What should America take from Clint Eastwood's 'Halftime in America' ad?
Karl Rove blasted it as a taxpayer-funded Obama re-election ad. Democrats lauded it as an example of why America is great. Yet many people were left wondering what does it mean that America is at "halftime."
We all know what halftime meant in the Super Bowl, but when Clint Eastwood said it was halftime in America, that meaning was a bit more elusive.
“This country can’t be knocked out with one punch. We get right back up again and when we do the world is gonna hear the roar of our engines. It’s half time America, and our second half is about to begin.”
Did he mean that the United States had just 236 years left? Did he mean it was time for President Barack Obama to win re-election? Was he making some broad metaphor that means less in terms of concrete times?
Republican political strategist Karl Rove blasted the ad as an Obama re-election ad, financed by American taxpayers through their bailout of the Chrysler Corporation. But is Eastwood even a Democrat? Signs point to no.
He was the non-partisan mayor of a California town for two years. Some reports suggest President George H.W. Bush considered him to be his vice presidential running mater in 1998. And, in 2008, Eastwood endorsed John McCain. He said last year he couldn't ever remember voting for a Democratic presidential candidate.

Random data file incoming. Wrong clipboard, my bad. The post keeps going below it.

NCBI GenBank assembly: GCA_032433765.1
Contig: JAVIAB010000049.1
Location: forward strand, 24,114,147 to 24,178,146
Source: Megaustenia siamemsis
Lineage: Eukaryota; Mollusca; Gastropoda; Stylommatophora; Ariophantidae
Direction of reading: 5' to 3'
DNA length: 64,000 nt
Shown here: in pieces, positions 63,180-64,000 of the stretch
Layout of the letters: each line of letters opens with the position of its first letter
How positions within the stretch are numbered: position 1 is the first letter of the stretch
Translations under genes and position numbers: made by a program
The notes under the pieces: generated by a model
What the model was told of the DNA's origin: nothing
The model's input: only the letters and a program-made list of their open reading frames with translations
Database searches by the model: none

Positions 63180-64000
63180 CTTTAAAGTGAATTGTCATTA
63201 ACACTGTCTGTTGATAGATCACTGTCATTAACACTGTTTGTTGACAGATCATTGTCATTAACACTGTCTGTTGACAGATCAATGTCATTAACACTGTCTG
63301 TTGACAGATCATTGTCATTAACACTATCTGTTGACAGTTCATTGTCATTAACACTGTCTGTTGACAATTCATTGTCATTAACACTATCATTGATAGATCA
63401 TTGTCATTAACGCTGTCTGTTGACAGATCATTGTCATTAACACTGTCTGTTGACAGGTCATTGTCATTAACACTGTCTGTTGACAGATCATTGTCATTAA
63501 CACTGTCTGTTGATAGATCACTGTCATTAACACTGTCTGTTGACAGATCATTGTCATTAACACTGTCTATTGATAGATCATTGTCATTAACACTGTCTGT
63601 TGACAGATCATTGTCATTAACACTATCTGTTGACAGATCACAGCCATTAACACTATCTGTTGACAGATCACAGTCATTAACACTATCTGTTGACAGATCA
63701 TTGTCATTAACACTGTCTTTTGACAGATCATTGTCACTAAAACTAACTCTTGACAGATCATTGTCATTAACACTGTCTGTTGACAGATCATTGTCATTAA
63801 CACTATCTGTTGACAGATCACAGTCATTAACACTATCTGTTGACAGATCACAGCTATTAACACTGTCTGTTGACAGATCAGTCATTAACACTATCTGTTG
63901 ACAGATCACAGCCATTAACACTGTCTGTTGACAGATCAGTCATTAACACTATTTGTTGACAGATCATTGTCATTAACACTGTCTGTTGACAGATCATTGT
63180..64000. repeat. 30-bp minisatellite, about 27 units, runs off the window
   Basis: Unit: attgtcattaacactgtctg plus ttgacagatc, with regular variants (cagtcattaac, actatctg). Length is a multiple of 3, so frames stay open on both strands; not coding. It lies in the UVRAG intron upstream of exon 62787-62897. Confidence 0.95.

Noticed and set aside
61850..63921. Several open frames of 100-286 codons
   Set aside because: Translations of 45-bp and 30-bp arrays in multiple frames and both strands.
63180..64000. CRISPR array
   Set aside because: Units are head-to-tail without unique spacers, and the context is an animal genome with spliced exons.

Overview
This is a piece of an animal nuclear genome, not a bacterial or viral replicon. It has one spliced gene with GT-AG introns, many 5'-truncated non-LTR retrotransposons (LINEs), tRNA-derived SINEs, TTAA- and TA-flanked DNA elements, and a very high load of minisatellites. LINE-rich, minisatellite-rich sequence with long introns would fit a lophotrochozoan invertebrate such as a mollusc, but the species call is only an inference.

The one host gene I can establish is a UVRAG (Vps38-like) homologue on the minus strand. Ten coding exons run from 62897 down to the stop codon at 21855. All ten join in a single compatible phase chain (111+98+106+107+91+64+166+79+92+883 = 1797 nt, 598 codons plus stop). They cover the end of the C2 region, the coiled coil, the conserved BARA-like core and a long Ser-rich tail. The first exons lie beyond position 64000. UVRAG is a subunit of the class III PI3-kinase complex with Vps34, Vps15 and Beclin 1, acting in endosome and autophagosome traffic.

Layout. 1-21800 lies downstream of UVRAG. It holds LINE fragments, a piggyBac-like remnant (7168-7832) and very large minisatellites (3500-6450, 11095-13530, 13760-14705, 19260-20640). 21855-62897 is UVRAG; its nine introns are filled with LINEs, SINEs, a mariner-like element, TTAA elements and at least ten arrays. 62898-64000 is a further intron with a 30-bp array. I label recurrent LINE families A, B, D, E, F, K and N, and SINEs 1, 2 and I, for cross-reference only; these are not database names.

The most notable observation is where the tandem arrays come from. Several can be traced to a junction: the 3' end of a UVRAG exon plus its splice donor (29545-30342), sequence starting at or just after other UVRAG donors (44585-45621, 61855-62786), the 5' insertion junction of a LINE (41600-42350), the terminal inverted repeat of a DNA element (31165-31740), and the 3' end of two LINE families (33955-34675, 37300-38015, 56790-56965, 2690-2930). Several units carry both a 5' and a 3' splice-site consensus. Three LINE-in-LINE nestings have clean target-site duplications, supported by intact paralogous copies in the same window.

James Warren, a columnist for the Chicago news Cooperative, said the ad was, ultimately, an enormously effective piece of propaganda for a line of cars that's "not very good."
"There was a rich irony, of Eastwood, who epitomized the move toward the angry, alienating individual during the Reagan era, now fronting for teamwork and community," Warren said.
As far as "halftime," Warren said not to read too much into that specific word.
"I saw it as a mere device. Halftime of a football game. Not a very sophisticated thing, but the larger point seemed to be that we're at some critical moment," Warren said. "Whether we win the game depends on how we play it, and that we've overcome previous battles."
Warren suggested the Obama campaign analyze the ad closely and compared it favorably to the "stunningly successful" morning in America ad from Ronald Reagan's 1984 re-election bid.
But the ad doesn't necessarily apply to just one party, or the other, he said.
Warren said in some ways the ad was a defense of the bailout Chrysler received — a bailout that in some cases has cost it in terms of negative publicity.
"All you have to do is be living in this part of the country and be pretty sensitive to what played out the last couple of years and a whole slew of jobs that were maintained, putting aside whether the government should be bailing out endangered companies, and if you look around a state like Illinois or Indiana, that action had enormous practical impact," Warren said.
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